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Kofi Annan says Rohingya must return to Myanmar

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    Agence France-Presse

United Nations, United Nations | Sat, October 14, 2017 | 09:55 am
 Kofi Annan says Rohingya must return to Myanmar A young Rohingya refugee shelters from the rain with an umbrella while sitting at Kutupalong refugee camp in the Bangladeshi locality of Ukhia on September 19, 2017. Pressure grew on Myanmar on September 18 as a rights group urged world leaders to impose sanctions on its military, which is accused of driving out more than 410,000 Rohingya Muslims in an orchestrated (AFP/Dominique Faget )

Former UN chief Kofi Annan urged the Security Council on Friday to push for the return to Myanmar of hundreds of thousands of Muslim Rohyingas who have been driven out in an army campaign.

Annan, who led an advisory commission to the Myanmar government, said world powers must work with the country's military and civilian leaders to end the refugee crisis.

The Security Council is weighing action, possibly a resolution laying out demands, but diplomats have said China, a supporter of Myanmar's former ruling junta, and Russia are opposed to such a measure.

"I hope the resolution that comes out urges the government to really press ahead and create conditions that would allow the refugees to return with dignity and with a sense of security," Annan told reporters after a closed-door meeting with the council.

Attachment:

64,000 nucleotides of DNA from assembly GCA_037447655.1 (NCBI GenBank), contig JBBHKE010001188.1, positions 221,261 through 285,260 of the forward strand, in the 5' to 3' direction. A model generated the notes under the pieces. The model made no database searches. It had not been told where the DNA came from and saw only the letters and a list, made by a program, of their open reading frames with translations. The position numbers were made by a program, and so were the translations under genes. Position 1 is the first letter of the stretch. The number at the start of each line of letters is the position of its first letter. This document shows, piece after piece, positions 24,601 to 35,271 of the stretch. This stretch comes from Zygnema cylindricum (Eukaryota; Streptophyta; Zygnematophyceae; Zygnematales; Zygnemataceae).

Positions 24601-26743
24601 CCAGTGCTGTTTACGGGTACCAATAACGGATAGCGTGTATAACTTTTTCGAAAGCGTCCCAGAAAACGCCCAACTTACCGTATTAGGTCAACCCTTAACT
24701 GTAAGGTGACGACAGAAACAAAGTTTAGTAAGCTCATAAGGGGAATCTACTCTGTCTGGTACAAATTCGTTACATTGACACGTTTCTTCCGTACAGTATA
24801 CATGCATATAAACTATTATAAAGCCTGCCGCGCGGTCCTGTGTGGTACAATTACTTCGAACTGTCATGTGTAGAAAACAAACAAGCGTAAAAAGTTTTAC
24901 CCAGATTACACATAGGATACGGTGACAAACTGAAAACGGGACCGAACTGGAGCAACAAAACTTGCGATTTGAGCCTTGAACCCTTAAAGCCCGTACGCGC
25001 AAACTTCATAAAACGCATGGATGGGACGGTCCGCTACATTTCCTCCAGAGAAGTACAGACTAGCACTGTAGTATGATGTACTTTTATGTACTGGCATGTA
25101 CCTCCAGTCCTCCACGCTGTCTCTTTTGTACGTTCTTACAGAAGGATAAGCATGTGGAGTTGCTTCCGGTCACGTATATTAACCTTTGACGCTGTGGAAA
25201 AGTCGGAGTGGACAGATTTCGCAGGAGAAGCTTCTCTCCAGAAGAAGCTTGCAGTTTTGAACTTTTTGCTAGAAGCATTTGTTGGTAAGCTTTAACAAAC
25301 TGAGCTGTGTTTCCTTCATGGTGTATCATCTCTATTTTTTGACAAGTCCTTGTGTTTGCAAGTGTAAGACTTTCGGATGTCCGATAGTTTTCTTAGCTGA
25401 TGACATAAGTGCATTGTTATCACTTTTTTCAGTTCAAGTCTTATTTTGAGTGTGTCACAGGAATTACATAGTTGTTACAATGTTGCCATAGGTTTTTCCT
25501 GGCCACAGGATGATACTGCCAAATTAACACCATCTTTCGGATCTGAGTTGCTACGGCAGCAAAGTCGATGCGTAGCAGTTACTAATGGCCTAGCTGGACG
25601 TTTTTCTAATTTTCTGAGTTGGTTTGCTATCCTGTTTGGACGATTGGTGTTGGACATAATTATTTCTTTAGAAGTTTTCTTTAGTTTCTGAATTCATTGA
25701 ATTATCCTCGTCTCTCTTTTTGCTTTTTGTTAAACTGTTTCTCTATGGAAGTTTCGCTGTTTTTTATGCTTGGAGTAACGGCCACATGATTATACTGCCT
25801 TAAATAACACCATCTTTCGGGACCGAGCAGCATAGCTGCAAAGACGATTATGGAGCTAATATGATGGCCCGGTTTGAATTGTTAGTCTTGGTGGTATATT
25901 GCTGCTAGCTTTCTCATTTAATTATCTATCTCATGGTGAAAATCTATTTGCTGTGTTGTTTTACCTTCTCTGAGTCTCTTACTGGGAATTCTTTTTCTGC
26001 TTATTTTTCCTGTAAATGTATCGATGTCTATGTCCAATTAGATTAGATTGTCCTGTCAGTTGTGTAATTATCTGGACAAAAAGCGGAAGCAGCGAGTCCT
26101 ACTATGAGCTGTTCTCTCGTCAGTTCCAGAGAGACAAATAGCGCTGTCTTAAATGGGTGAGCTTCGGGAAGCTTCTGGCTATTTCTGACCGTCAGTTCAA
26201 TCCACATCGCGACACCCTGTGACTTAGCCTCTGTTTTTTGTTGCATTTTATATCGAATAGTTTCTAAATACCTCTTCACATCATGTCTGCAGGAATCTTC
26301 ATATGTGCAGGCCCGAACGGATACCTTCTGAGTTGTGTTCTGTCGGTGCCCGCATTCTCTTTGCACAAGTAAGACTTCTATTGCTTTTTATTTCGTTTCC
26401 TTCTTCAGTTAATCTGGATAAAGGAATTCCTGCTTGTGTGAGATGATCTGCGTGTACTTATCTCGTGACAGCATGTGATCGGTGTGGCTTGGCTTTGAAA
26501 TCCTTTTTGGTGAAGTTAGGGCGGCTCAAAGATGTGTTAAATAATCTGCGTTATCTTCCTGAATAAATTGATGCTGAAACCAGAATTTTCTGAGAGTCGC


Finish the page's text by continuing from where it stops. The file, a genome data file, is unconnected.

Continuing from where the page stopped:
"They should not be returned to camps. They should help rebuild," he said.

More than 500,000 people, mostly Rohingyas, have since late August crossed into Bangladesh, fleeing military operations in Myanmar's Rakhine state that the United Nations has denounced as ethnic cleansing.

Myanmar authorities say they are rooting out Rohingya militants following attacks on police posts in late August.

The issue of the return of the Rohingyas is shaping up as a major hurdle.

A recent report by the UN human rights office accused Myanmar of seeking to permanently expel the Rohingya, by planting land mines at the border with Bangladesh. 

"The international community is now beginning to put pressure on the military," Annan said, adding that "military-to-military talks" were aimed at pressing Myanmar to rein in its operations.

He called on the council to agree with Myanmar on a "roadmap" and warned that without action "we are going to have a long-term festering problem" in the region that "can be very serious, down the line."

In late August, Annan presented the final report of the advisory commission on Rakhine state that he chaired at the request of Myanmar's de facto leader Aung San Suu Kyi.

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